The MySQLi extension works with only MySQL databases. So, if you intend to switch to other databases, use the PDO.

However, MySQLi also offers a procedural API which is lacking in the PDO.

Go to: http://php.net/manual/en/mysqli.installation.php for installation details for MySQLi and  http://php.net/manual/en/pdo.installation.php for installation details on PDO.

Database connection errors typically occur when connecting to databases such as MySQL, PostgreSQL and SQLite. However, most beginners can set up an installation without a hitch.

2. Executing SQL Queries

After successfully connecting the database with PHP, you can execute queries from the PHP code itself using mysqli_query(). Here is a brief rundown of the steps:

  • Create database
  • Insert the data
  • Get the ID of the last inserted or updated record
  • Select data
  • Delete data
  • Update data
  • Limit selections using the LIMIT clause

3. Fetching Data from a Database

You can fetch data from the MySQL database by executing SQL SELECT statements. The popular method is the PHP function mysql_query. Alternatively, you can use the mysql_fetch_assoc() function.

4. Updating and Deleting Data

Updating and deleting data using PHP is possible with all databases. If you use MySQL, you can perform these operations using MySQLi and PDO.

The UPDATE function updates existing records in a table while the DELETE statement deletes records from a table:

Object-Oriented Programming (OOP) Basics in PHP

Object-Oriented Programming (OOP) makes PHP codes faster and easier to execute. OOP involves creating objects that contain functions and data.

Developers choose object-oriented programming because:

  • it is faster and easier to execute
  • it structures programs in a clear way
  • It makes the code easy to maintain, modify and debug

1. Classes and Objects

The two main aspects of OOP are classes and objects. Classes are like categories for objects, while objects are items within a class. When an object is created, it inherits all the behaviors and properties from the class. However, each object has unique values that make it different.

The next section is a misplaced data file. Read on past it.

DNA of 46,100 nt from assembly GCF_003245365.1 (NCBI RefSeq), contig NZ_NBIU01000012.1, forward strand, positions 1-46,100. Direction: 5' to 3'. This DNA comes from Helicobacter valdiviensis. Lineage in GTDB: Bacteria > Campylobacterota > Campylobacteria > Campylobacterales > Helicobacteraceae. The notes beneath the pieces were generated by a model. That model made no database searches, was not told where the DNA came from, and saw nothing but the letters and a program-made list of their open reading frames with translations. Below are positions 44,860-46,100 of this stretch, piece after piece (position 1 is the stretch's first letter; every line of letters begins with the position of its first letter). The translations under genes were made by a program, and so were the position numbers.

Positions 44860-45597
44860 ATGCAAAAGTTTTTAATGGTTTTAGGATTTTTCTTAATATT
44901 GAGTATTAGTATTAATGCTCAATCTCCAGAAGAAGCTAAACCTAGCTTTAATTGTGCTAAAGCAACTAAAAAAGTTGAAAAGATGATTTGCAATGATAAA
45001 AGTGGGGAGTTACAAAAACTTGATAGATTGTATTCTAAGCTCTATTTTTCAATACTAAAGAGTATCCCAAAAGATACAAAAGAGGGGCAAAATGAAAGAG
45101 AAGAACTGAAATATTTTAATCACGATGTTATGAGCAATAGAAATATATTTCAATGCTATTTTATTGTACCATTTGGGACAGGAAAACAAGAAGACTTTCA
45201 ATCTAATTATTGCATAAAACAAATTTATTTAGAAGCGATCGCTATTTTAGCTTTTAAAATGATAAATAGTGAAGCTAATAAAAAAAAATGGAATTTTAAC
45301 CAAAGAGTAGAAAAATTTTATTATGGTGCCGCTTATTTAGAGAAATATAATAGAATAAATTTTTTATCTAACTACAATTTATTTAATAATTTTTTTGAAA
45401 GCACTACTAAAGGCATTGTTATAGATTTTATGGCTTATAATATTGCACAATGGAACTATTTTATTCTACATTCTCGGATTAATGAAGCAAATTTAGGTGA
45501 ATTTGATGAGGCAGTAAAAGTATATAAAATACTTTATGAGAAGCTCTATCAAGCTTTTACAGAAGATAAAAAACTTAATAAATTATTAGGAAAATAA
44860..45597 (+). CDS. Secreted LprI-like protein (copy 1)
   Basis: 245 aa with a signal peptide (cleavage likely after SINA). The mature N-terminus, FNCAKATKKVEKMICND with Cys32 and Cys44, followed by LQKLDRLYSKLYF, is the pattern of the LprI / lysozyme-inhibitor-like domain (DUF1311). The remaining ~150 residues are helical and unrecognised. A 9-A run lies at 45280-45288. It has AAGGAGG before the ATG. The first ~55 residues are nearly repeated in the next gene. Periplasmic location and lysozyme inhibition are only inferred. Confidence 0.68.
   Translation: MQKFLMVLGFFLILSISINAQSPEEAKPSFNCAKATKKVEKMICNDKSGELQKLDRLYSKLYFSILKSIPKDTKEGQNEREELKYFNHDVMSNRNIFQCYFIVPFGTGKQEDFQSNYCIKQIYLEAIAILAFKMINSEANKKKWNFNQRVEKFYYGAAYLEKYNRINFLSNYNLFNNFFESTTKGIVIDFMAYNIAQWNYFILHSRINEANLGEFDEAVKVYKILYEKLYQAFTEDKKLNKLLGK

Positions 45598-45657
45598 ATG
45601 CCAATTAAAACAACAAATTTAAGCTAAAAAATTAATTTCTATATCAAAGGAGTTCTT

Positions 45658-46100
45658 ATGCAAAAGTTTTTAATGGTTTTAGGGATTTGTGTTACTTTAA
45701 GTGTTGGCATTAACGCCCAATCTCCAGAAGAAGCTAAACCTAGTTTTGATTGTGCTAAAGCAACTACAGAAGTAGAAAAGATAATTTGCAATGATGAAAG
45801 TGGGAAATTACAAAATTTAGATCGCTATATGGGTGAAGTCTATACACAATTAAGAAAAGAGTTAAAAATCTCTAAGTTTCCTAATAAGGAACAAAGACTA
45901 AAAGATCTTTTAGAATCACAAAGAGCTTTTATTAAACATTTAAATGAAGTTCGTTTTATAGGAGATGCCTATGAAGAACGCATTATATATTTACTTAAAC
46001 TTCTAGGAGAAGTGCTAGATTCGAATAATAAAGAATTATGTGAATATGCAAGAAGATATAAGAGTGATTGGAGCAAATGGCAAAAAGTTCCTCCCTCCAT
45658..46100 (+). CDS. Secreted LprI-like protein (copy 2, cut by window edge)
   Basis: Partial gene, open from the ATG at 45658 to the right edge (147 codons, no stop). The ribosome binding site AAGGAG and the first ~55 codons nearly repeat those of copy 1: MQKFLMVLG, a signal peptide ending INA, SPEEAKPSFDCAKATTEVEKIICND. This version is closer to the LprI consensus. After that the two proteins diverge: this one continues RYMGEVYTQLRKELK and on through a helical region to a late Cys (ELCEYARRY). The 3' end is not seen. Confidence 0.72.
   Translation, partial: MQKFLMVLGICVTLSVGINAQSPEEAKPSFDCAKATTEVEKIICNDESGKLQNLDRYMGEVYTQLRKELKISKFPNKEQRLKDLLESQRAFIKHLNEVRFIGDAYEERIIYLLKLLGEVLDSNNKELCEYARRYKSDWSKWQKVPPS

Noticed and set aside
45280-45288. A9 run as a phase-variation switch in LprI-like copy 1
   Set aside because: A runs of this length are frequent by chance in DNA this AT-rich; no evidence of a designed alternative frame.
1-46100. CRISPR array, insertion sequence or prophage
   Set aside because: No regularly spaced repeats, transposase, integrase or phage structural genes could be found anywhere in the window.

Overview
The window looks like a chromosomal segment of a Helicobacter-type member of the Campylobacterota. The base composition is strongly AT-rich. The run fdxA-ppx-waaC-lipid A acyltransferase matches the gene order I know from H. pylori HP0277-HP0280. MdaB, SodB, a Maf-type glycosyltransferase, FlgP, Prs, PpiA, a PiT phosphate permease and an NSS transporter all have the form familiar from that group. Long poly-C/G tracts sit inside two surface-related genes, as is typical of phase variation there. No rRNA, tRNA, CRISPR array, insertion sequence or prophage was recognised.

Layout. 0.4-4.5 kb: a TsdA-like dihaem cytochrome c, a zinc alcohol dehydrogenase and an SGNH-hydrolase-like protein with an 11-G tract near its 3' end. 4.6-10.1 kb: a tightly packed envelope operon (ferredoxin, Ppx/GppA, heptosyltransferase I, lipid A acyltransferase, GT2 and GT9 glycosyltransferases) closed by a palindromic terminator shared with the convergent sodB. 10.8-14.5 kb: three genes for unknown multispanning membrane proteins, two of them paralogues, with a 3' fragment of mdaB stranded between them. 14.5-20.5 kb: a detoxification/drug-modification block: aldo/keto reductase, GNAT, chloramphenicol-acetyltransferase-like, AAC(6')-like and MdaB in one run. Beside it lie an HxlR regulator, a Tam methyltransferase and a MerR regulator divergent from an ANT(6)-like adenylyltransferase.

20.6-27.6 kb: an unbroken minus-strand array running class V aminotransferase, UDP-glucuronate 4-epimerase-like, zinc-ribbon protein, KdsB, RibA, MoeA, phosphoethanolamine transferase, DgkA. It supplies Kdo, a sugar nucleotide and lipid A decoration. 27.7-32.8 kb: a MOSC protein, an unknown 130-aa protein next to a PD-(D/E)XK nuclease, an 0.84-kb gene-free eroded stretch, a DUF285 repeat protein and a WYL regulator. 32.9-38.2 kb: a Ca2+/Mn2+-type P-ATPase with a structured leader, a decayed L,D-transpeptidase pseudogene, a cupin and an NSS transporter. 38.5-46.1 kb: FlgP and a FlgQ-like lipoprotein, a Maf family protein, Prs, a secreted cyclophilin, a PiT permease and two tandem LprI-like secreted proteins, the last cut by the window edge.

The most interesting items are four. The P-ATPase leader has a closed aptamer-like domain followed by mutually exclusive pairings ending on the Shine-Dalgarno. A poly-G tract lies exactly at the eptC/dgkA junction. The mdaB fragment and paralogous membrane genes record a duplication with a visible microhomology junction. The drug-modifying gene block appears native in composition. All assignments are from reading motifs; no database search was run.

The class function is defined by the class keyword, followed by the class name and a pair of curly braces ({}).

2. Properties and Methods

The properties of a class can be static or non-static. Static properties are called directly.

You use the class name, double colon (::), and the property name to access a static property.

Like static properties, static methods can also be called directly and are declared with the static keyword. You use the class name, double colon (::), and the property name to access a static method.

3. Constructors and Destructors

Constructors and destructors in PHP were used to initialize and clean up object properties. They fall under PHP OOP.

The __construct function allows you to initialize an object’s properties after creating it. When you create an object via the __construct() function, the function will be called automatically.

The __destruct function allows you to end a function at the end of the script. It begins with __destruct() functions (two underscores)!

4. Inheritance

As we noted earlier, an object open creation would inherit properties and behaviors from the class. However, inheritance in OOP happens when a child class derives from another parent class.

The child class will have all the methods and properties of the parent class and its unique properties and methods.

 

Conclusion

PHP is the leading programming language behind some of the best webbie builders. It is supported by virtually all the best web hosting providers.

In this article, we have provided a brief overview of PHP biases. However, this guide does not nullify the need for in-depth learning resources and one-on-one teaching. It serves as a primer on the basic concepts you need to understand when using PHP for web development.

 

Next Steps: What Now?

Further Reading – Useful Resources

Frequently Asked Questions

What is PHP, and why is it important for web development?

PHP (Hypertext PreProcessor) is a general-purpose programming language used for web development. It is vital for web developers because it allows them to create dynamic web pages with improved functionality and display information from sources such as databases.

What are some common data types in PHP, and how are they used?

The most common PHP data types are floats, integers, strings, booleans, and arrays. Floats and integers represent numbers, while strings represent text. Booleans refer to values that are either true or false, while arrays are used to hold data.

How do I connect to a database using PHP, and what types of databases are supported?

PHP supports many databases, but the most popular is MySQL. For MySQL, you can connect to the database using either MySQLi or PDO. Versions four and earlier use the MySQL extension to connect.

What is object-oriented programming, and how is it used in PHP?

Object-oriented programming (OOP) is a simple way to program statements using objects. It makes PHP programming easier, faster, and more manageable.

Is PHP easy for beginners?

Yes. However, PHP, like every other language, has a learning curve. Beginners have to devote resources to learning the basics. As they get better, PHP becomes second nature to them.